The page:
Changes to ACO selection

Medicare focused on how medical care was delivered to patients in 2018-2019. Key areas included teamwork among clinicians, particularly that of primary care doctors; the timeliness of preventive services; and patients transitions between hospital and home.

Medicare estimated that nearly 8 million beneficiaries (20 percent of original Medicare) were currently enrolled in Accountable Care Organizations (ACOs). ACOs are networks of doctors and hospitals with the goal of delivering better quality care at lower costs “Five years ago, there was minimal incentive to coordinate care,” said Patrick Conway, Medicare’s chief medical officer. “Physicians wanted to do well for their patients, but the financial incentives were completely aligned with volume.” With ACOs, networks get part of their reimbursement for meeting quality or cost targets; their long-term effectiveness is still being determined. But Medicare kicked off a major expansion in 2016. Enrollees could select their own ACO for the first time, and they can opt out if they preferred.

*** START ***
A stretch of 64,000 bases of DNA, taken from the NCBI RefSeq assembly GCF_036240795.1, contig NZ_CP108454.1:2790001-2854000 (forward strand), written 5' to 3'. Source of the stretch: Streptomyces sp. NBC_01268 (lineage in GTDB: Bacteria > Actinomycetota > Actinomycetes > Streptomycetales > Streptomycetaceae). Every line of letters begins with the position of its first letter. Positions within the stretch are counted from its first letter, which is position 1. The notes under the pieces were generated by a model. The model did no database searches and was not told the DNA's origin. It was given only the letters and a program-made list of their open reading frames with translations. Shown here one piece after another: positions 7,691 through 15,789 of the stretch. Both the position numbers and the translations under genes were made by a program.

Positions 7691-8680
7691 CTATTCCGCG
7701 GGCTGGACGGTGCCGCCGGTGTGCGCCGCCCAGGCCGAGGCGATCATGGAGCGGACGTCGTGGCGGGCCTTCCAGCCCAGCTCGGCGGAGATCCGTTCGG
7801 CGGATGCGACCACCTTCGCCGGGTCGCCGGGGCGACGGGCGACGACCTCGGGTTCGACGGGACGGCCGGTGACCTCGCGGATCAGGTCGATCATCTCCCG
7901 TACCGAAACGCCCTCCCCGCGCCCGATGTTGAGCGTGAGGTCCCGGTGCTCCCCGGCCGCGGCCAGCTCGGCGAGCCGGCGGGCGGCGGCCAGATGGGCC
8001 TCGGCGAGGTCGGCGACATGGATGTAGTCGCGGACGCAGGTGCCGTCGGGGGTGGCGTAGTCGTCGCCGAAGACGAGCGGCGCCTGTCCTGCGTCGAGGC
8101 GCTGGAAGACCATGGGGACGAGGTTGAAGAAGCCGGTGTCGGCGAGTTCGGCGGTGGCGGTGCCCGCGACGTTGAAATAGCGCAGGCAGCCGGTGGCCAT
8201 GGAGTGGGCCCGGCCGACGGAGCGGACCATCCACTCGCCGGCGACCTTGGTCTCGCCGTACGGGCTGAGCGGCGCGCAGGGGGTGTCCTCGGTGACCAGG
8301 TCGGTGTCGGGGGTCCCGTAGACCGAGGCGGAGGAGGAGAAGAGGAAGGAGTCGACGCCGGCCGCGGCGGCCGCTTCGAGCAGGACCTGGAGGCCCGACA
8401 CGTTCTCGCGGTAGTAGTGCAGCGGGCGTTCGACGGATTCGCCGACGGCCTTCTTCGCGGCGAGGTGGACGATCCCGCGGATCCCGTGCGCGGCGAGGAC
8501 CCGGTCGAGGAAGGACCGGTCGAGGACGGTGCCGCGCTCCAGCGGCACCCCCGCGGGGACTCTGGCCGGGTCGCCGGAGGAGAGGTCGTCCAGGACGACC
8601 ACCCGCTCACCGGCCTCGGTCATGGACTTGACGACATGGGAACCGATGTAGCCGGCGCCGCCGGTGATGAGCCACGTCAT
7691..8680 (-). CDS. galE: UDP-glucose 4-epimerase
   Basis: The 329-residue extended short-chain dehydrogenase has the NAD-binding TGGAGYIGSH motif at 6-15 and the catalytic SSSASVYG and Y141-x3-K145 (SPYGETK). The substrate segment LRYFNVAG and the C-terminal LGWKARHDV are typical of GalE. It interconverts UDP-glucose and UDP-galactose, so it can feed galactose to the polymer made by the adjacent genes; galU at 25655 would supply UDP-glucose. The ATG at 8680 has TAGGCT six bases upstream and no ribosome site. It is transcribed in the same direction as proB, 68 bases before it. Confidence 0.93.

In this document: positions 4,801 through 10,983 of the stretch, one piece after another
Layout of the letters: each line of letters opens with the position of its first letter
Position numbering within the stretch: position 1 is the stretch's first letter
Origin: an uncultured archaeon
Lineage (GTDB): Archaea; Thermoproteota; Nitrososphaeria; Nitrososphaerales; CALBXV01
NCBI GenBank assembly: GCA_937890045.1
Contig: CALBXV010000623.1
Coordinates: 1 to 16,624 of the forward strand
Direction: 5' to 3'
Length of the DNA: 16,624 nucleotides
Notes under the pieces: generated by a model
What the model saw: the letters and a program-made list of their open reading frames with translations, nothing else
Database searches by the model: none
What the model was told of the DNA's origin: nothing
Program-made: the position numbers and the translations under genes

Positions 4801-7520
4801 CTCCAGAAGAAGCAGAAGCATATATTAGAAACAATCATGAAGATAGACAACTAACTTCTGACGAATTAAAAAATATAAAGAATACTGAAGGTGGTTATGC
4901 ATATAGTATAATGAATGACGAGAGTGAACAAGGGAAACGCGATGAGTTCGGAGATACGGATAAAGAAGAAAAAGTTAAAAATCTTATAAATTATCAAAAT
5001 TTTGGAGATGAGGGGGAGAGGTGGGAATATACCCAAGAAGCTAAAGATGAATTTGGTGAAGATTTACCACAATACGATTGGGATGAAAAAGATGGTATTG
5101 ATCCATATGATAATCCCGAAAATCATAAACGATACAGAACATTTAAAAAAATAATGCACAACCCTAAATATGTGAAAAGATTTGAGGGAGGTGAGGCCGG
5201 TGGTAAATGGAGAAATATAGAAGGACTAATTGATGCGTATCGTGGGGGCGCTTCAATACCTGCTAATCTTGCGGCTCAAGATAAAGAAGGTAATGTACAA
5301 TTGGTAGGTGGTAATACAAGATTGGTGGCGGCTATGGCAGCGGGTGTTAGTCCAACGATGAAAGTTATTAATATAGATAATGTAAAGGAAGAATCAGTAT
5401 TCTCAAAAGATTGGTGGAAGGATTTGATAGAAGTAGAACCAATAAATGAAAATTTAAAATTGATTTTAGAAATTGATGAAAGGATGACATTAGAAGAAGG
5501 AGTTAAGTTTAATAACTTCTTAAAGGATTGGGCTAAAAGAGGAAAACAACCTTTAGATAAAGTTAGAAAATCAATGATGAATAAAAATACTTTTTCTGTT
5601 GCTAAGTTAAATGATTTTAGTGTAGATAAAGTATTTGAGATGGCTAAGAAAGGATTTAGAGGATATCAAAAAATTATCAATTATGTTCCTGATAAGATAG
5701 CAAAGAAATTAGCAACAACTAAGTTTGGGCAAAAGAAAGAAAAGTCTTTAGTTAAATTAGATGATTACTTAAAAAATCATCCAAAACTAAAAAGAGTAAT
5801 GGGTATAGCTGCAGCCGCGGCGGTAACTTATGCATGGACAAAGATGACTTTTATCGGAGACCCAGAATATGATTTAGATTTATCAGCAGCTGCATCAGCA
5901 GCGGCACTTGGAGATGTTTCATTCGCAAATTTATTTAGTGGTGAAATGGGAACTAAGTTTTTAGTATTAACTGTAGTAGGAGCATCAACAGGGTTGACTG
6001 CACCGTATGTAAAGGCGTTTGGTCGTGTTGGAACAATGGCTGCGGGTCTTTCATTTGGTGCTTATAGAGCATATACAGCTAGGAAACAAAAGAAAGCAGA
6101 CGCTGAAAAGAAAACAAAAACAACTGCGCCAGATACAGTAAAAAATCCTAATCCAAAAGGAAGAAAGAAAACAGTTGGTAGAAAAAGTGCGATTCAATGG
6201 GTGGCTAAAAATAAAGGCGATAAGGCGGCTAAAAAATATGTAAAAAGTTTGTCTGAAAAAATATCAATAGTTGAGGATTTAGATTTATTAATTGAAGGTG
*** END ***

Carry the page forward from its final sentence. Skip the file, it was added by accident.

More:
Joint Replacements’ Quality and Costs Examined

Another change to Medicare in recent years was an experiment involving two types of joint replacements: hip and knee replacements. These are Medicare’s most common surgeries. In 2014, more than 400,000 beneficiaries received hip or knee replacements. The CMS estimated that these procedures cost more than $7 billion for the hospitalizations alone. And for Medicare, average costs can vary widely within different geographic areas, ranging from $16,500 to $33,000. In addition, these surgeries require long recovery and rehabilitation periods. Their actual quality, in and out of the hospital, can also vary depending on the area and facility.

As such, it’s understandable that efforts have been made to improve the procedures’ quality while keeping costs down. In April 2016, hospitals in 67 metro areas and communities will take part in an experiment designed to manage these procedures’ total costs. The 90-day experiment will begin with the patient’s initial doctor’s visit, and encompassed surgery and rehabilitation.